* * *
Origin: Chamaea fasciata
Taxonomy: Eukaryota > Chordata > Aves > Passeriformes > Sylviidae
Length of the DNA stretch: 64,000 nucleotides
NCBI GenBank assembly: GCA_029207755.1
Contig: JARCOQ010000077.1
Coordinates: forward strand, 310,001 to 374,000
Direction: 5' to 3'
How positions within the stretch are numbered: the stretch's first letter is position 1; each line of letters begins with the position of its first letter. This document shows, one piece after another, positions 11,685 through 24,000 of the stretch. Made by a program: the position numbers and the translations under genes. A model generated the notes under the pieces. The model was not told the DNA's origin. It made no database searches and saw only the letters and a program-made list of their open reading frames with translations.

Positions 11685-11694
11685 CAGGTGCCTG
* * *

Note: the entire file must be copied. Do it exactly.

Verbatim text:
Origin: Chamaea fasciata
Taxonomy: Eukaryota > Chordata > Aves > Passeriformes > Sylviidae
Length of the DNA stretch: 64,000 nucleotides
NCBI GenBank assembly: GCA_029207755.1
Contig: JARCOQ010000077.1
Coordinates: forward strand, 310,001 to 374,000
Direction: 5' to 3'
How positions within the stretch are numbered: the stretch's first letter is position 1; each line of letters begins with the position of its first letter. This document shows, one piece after another, positions 11,685 through 24,000 of the stretch. Made by a program: the position numbers and the translations under genes. A model generated the notes under the pieces. The model was not told the DNA's origin. It made no database searches and saw only the letters and a program-made list of their open reading frames with translations.

Positions 11685-11694
11685 CAGGTGCCTG